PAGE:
Self-Care

It is week 2 of the semester and I already find myself trying to get a hold of my Self-Care management.  Balancing class, course work, field, research, and personal life is a huge challenge.  What happens most often is that I am sure to complete and “check off” class, field work, readings, and papers while sliding Self-Care to the back burner.  BUT, I’ve figured out 2 new Self-Care items I’m committing to for this semester:

Reading a NON SOCIAL WORK book every night for at least an hour (currently it’s Stephen King’s “Dolores Claiborne”) and to fit in some exercise.  How do you fit in exercise while completing massive amounts of reading?  I’ve discovered the sit-down/lay-back bike in my apartment complex’s gym: bike and read at the same time, GENIUS!

Embrace Self-Care, be creative with it, and practice it faithfully!

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About Chris Nealy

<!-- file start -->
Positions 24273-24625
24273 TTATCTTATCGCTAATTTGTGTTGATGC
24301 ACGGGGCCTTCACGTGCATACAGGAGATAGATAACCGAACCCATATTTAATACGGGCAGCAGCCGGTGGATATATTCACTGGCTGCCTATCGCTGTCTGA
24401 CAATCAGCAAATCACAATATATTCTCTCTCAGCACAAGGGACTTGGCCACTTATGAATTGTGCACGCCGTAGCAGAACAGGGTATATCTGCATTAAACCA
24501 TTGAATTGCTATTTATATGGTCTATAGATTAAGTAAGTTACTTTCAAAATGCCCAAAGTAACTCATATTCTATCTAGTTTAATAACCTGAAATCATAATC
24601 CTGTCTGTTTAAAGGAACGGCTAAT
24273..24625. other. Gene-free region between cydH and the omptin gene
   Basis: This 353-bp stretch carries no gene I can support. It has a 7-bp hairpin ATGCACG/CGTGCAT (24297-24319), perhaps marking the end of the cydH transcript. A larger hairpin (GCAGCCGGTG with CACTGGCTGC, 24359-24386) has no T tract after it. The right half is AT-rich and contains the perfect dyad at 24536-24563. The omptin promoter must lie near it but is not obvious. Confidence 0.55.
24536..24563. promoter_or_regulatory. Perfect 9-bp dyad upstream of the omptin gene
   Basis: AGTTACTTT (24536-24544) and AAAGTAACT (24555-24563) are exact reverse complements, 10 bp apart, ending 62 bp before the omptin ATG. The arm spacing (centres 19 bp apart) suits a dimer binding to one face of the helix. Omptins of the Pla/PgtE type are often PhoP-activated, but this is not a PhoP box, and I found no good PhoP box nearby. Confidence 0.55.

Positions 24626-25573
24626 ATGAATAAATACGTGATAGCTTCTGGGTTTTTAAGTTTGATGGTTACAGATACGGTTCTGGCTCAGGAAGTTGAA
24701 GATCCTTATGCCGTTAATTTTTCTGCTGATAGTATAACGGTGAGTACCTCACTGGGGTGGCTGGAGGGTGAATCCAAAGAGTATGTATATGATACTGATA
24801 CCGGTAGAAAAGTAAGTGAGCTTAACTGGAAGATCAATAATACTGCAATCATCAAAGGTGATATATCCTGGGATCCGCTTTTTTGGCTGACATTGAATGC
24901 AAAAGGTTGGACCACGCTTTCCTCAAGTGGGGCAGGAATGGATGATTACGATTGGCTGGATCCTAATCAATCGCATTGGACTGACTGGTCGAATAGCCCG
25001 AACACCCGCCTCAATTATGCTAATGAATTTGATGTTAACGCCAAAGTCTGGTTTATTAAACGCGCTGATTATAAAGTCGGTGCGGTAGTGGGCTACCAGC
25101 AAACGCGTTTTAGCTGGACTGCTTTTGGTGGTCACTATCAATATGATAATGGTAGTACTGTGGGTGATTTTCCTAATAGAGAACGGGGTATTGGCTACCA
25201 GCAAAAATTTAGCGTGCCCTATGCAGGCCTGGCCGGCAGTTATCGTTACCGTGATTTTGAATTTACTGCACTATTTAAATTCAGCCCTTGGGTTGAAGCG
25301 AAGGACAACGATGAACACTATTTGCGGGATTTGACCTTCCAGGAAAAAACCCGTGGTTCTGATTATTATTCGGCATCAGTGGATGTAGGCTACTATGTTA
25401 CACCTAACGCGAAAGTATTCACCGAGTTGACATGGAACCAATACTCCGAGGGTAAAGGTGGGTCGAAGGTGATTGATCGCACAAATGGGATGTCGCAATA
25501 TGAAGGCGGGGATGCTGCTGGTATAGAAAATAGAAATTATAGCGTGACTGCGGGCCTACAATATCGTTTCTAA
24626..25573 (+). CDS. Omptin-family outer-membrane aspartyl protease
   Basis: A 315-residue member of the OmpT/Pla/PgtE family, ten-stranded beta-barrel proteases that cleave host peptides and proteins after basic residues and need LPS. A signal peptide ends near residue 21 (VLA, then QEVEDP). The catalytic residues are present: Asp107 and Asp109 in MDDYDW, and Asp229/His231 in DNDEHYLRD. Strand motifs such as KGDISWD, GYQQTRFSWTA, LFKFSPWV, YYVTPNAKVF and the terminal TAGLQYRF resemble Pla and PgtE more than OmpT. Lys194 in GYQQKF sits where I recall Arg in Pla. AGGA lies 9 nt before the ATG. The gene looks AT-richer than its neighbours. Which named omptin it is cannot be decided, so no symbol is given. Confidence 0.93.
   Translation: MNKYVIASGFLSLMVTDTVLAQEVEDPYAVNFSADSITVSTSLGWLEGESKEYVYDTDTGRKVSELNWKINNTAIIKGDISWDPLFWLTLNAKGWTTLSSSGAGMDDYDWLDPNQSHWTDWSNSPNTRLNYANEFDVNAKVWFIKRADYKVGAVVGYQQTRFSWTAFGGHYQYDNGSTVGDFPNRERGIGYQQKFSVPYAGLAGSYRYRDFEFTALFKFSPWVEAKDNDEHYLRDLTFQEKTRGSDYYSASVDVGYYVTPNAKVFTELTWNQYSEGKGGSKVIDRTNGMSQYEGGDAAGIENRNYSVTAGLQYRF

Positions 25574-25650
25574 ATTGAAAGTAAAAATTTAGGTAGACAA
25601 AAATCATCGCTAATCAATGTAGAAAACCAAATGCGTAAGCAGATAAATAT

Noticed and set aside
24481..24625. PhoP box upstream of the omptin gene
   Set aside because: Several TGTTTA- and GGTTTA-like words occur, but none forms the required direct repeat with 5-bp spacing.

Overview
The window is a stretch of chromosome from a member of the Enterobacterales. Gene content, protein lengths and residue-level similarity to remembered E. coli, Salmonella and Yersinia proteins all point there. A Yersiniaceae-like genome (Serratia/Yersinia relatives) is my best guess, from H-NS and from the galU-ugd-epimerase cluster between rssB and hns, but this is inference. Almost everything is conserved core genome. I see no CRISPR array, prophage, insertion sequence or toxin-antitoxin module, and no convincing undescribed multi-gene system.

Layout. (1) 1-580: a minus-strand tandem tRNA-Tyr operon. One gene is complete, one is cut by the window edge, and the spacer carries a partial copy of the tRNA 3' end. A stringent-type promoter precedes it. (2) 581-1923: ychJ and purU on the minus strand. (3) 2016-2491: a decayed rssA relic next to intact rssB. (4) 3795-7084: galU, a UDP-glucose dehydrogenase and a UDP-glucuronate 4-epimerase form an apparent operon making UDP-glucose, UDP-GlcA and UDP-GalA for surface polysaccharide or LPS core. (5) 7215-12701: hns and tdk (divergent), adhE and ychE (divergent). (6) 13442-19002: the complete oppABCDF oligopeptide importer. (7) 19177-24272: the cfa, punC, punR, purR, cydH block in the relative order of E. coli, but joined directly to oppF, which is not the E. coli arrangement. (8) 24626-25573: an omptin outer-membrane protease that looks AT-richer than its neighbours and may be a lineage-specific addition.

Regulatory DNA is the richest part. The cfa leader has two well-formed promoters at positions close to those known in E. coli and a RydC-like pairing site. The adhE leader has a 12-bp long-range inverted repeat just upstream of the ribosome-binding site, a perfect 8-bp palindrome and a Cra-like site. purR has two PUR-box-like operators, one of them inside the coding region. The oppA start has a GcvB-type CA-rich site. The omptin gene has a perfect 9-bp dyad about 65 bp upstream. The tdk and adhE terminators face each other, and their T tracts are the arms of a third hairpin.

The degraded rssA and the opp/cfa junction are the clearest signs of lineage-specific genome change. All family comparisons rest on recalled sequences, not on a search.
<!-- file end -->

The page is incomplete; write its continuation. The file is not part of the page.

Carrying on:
I came to UNC as an undergrad studying pre-law and literature with aspirations of becoming a writer. After taking a job working direct support with teenagers with autism, I fell in love with helping people. I was recommended to study sociology by my advisor and have remained in the field ever since. After graduating and spending a couple of years doing project management for at-risk youth at a residential care facility, I returned to working with teens and young adults with autism. The courses provided through the School of Social Work have proven necessary for me to further develop the skills, knowledge, and professionalism required to effectively help on a higher level. Field education has provided some of the most unique learning experiences imaginable, from assessing preschoolers for a possible autism diagnosis to working with families to find local resources to better aid their children. Volunteering at UNC's Student Health Action Coalition (SHAC), a collaborative student-operated free clinic, has provided me with the opportunity to work with various clients in a clinical setting doing things such as discussing depression, connecting with community financial resources, and guiding women through the process of pregnancy testing and discussing their options. Returning to school last year was extremely challenging, but a move necessary for me to pursue the career I have chosen: working with families affected by autism and other developmental disabilities.
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